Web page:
- Center City Campus
- Sidney Kimmel Medical College
- On Campus
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- Vice-Chairman, Education
- Program Director,
111 S. Tenth Street
Philadelphia, PA 19107
Thomas Jefferson University Hospital has a busy cardiac surgery service that has been ranked as one of the best in the nation. Our residents spend a minimum of two months on the cardiac anesthesia service. During this time, they acquire the knowledge and technical skills needed for the anesthetic management of complex cardiac surgery patients. Residents are exposed to a wide variety of cardiac surgical procedures including minimally invasive procedures such as TAVR and MitraClip, repair of simple congenital heart defects, implantation of ventricular assist devices, as well as cardiac transplantation itself. In addition, residents will perform anesthetic care during electrophysiologic procedures such as atrial and ventricular arrythmia ablations. The cardiac rotation enables the resident to become familiar with cardiac pathophysiologic conditions including severe left ventricular dysfunction, myocardial ischemia, pulmonary hypertension, and cardiac dysrhythmias. Residents have the opportunity to gain expertise in the placement of arterial lines, central pressure lines, and pulmonary artery catheters. Bispectral electroencephalographic analysis, cerebral oximetry and transesophageal echocardiography are used routinely. During the third year of anesthesia training, residents can elect to spend additional time on the cardiac anesthesia service allowing a more in-depth experience. Research is encouraged and supported though not required. In past years, many residents in our program have had the opportunity to publish and present their research at national meetings. Fellowships are available for the individual interested in preparing for a career as a cardiac anesthesiologist.
Additionally, residents will spend at least one month doing thoracic cases wherein regional anesthesia skills are taught, as well as various lung isolation techniques.
Each resident spends a minimum of two months in the Intensive Care Units developing an understanding of the diagnosis and treatment of complex critical illnesses. Residents develop the additional skills required for the care of critically ill patients with multiorgan system failure. The resident has day to day experience in airway management, mechanical ventilation techniques, intravenous administration of potent and rapidly acting drugs, blood and fluid administration, and both non-invasive and invasive monitoring of vital organ function. Residents are "at the head of the bed" for all critically injured trauma patients on arrival to the Emergency Department, actively managing the initial resuscitation in the trauma team setting. Residents gain experience with the ethical and legal considerations as well as cost effectiveness in the management of patients in an Intensive Care Unit. During the CA-3 years, interested residents may gain extra critical care training and participate in research projects.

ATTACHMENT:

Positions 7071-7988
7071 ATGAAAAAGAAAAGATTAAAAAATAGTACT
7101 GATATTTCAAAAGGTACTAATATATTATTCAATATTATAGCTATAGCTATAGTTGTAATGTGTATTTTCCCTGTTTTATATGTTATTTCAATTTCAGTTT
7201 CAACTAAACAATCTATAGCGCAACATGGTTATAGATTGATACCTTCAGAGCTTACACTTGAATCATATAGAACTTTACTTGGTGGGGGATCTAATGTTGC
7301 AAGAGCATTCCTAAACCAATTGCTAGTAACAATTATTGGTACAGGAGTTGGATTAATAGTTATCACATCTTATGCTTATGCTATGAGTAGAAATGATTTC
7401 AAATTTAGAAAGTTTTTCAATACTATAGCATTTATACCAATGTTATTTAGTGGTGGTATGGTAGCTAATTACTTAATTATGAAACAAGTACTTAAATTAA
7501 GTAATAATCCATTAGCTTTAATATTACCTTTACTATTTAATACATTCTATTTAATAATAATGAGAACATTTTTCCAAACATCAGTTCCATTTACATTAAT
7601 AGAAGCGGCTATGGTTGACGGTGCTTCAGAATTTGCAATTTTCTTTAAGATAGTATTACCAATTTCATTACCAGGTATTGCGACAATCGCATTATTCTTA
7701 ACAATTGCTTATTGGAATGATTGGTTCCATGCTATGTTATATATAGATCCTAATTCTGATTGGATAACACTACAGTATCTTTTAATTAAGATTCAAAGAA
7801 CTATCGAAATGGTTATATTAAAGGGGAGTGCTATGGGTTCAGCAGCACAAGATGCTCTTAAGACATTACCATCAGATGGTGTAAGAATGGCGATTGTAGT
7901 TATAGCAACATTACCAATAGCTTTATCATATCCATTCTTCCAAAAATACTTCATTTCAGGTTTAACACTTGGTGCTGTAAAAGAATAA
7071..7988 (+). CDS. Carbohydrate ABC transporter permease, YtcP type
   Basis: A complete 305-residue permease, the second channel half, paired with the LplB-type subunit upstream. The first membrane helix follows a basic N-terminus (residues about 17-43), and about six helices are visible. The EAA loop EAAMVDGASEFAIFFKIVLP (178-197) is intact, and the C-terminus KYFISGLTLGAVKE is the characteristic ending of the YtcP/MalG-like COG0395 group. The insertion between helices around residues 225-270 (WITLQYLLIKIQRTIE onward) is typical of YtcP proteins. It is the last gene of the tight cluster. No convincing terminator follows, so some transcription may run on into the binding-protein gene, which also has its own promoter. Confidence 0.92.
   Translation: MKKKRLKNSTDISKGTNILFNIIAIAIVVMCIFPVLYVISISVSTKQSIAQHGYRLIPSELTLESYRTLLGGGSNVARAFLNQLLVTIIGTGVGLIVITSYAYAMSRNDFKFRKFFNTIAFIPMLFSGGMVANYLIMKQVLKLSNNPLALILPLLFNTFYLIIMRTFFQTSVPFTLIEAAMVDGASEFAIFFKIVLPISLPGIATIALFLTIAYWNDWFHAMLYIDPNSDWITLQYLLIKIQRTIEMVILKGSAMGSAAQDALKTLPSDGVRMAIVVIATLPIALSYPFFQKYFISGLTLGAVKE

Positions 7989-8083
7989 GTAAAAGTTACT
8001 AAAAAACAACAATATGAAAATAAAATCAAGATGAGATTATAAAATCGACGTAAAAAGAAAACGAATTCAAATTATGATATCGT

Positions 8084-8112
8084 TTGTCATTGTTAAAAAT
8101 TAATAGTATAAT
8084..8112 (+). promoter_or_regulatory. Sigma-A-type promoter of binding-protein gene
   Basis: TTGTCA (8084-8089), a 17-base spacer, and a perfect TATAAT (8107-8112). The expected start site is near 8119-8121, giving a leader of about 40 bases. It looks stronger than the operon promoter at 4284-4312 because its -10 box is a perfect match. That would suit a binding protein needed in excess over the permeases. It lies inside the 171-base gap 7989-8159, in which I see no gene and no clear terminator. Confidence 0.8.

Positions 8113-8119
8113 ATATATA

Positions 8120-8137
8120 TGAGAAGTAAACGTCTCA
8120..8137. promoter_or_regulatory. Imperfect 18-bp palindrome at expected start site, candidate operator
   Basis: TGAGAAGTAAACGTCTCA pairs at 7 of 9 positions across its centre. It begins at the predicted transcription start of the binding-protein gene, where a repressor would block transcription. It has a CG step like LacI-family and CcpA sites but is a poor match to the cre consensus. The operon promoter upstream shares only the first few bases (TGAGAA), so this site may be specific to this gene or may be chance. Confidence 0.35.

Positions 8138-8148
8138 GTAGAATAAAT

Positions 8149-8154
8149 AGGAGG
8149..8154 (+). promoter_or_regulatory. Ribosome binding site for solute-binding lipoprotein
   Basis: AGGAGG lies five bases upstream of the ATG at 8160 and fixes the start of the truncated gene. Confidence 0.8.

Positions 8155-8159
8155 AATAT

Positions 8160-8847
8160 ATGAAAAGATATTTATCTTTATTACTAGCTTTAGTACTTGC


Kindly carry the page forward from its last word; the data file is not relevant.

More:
The Jefferson Neurosurgical Department generates a busy operating room schedule that requires the use of sophisiticated anesthetic techniques. While on this service, the resident learns about the complex interactions between anesthetics and altered cerebral physiology. The resident will provide anesthesia for many delicate procedures including awake craniotomies, aneurysm clippings, as well as an abundance of tumor resections. With the onset of the COVID-19 pandemic, residents have participated in an increasing number of neurosurgical emergencies in the Interventional Neuroradiology Suite.
Jefferson's designation as the Regional Spinal Cord Injury Center of the Delaware Valley provides extensive experience in dealing with problems of compromised airways, spinal shock and neurologic deficits. Residents may also obtain additional exposure to neuroanesthia during the CA-3 year.
Thomas Jefferson University Hospital has an active obstetrics service with approximately 3000 deliveries each year. As a high-risk pregnancy referral center, we routinely care for women with complicated medical and obstetric problems. These include patients with complex cardiac disease (cardiomyopathy, congenital cardiac disease, valvular disease), neurological disease, hematologic disorders, pre-eclampsia/eclampsia and patients utilizing medication assisted therapy (MAT) since we support a peripartum methadone clinic. In addition, we are a referral center for parturients with abnormal placentation including placenta accreta/increta/percreta. Also, we routinely care for COVID-19 parturients throughout their labor and delivery using a well-established protocol. Residents learn how to furnish labor analgesia and to provide anesthesia for operative procedures including elective and emergency cesarean delivery, postpartum tubal ligation (PPTL), and cervical cerclage. They develop the manual skills necessary to reliably perform epidural and subarachnoid anesthetics. Our residents work in close consultation with obstetric residents to manage severely ill high risk parturients. In the CA-3 year, we offer further clinical and research training in obstetric anesthesia. Interested residents have ample opportunities to develop and participate in clinical and laboratory research projects.